More than six months after being detained, the future of an Afghan parishioner from the Adelaide Cathedral parish remains uncertain. Source: The Southern Cross.
Mohammed Mahdi Rafee, formerly a Shiite Muslim who converted to Christianity in 2017, has been in a Kilburn detention facility since December 13 last year following an unsuccessful request for a ministerial intervention into his application for a visa.
Of Hazara origin, Mr Rafee told The Southern Cross in January that he fears he will be killed because of his religious beliefs if he is forced to return to Afghanistan. Christian organisation Open Doors ranks Afghanistan as the second worst country for Christian persecution on its World Watch list.
Mr Rafee fled Afghanistan and came to Australia in 2012 after a series of intimidating incidents involving the Taliban which saw him abandon his university course in Kabul.
Since his detention, many members of the Cathedral parish have written letters of support for Mr Rafee to their local MPS and the Immigration Minister Peter Dutton. Some have also visited him at the detention facility.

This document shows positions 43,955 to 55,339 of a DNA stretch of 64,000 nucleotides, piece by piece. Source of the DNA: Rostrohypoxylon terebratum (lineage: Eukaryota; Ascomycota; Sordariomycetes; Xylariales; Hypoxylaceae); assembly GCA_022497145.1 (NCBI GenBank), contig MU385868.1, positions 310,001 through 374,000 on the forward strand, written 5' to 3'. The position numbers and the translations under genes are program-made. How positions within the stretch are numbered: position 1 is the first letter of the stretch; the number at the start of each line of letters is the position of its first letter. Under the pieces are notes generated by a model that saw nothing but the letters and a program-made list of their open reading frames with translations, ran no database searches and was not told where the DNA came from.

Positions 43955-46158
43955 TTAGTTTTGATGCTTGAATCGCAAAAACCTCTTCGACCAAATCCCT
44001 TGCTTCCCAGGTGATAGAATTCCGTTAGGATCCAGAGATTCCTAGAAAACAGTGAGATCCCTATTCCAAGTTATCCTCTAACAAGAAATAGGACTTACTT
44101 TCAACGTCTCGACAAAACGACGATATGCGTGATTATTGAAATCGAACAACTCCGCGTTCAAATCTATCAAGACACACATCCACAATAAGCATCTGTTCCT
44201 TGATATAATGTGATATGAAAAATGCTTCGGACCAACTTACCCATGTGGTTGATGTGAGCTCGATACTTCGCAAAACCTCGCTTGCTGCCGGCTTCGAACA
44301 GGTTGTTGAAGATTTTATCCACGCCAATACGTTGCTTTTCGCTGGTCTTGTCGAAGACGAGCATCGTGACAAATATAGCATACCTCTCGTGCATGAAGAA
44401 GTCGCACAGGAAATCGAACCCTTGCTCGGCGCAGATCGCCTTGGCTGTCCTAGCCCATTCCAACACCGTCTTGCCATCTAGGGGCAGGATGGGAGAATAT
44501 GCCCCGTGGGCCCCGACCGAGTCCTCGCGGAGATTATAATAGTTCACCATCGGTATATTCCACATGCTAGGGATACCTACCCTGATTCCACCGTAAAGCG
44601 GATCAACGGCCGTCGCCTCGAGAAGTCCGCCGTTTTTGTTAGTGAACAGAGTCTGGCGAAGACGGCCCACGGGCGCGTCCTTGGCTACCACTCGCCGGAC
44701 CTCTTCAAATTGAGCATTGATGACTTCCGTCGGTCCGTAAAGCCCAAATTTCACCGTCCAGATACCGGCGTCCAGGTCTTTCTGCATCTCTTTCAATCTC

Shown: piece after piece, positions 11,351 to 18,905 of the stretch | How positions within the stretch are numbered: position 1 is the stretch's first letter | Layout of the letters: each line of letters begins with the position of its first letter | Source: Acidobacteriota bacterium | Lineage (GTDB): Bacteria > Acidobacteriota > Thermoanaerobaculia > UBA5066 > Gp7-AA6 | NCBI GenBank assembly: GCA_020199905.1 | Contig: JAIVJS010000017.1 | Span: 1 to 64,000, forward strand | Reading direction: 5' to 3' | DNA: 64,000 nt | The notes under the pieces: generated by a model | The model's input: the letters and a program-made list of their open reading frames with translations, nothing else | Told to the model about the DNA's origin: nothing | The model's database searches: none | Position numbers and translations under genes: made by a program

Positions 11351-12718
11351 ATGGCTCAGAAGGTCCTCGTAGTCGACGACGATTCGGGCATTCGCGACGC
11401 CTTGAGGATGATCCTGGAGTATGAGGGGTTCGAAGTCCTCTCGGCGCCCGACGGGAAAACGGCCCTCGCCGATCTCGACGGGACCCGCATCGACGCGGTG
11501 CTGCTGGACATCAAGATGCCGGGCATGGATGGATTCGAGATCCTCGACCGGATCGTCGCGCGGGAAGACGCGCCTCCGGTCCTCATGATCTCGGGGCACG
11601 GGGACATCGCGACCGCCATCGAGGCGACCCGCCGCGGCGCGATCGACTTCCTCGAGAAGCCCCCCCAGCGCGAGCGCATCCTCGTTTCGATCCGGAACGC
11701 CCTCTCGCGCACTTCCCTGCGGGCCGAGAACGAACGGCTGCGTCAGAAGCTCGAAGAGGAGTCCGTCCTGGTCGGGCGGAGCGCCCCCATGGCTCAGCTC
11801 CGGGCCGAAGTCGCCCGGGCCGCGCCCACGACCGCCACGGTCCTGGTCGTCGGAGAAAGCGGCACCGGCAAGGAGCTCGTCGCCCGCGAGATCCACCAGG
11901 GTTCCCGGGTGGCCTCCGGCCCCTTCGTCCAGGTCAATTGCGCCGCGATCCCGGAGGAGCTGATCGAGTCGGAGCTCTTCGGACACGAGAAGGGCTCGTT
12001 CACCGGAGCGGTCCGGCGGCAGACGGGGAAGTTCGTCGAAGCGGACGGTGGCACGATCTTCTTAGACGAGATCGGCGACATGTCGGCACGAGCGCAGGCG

Sarah Castree, who first met Mr Rafee in the Rite of Christian Initiation for Adults program at St Francis Xavier’s Cathedral, has been visiting him every fortnight.
“Before Rafee was detained I was impressed that a recent immigrant wished to convert to Catholicism, but I did not know how dangerous it is to be a Christian convert in Afghanistan,” Ms Castree explained.
“A cursory internet search demonstrates how dangerous it is. In 2006 an Afghan convert to Christianity, Abdul Rahman, was charged with apostasy, and threatened with execution. It was only through international pressure from the US, UK and Italy that he was eventually released and granted asylum in Italy.
“I thought that if Rafee were in any danger he would be granted a protection visa. Unfortunately, however, he converted only after his visa application process had come to an end and therefore the government has never considered his case on the grounds of his conversion to Christianity.”
Ms Castree has written to Mr Dutton to request that Mr Rafee be invited to reapply for a visa. She urged anyone wanting to show their support to write to Mr Dutton and their local MP.
Afghan Catholic's future still uncertain (The Southern Cross)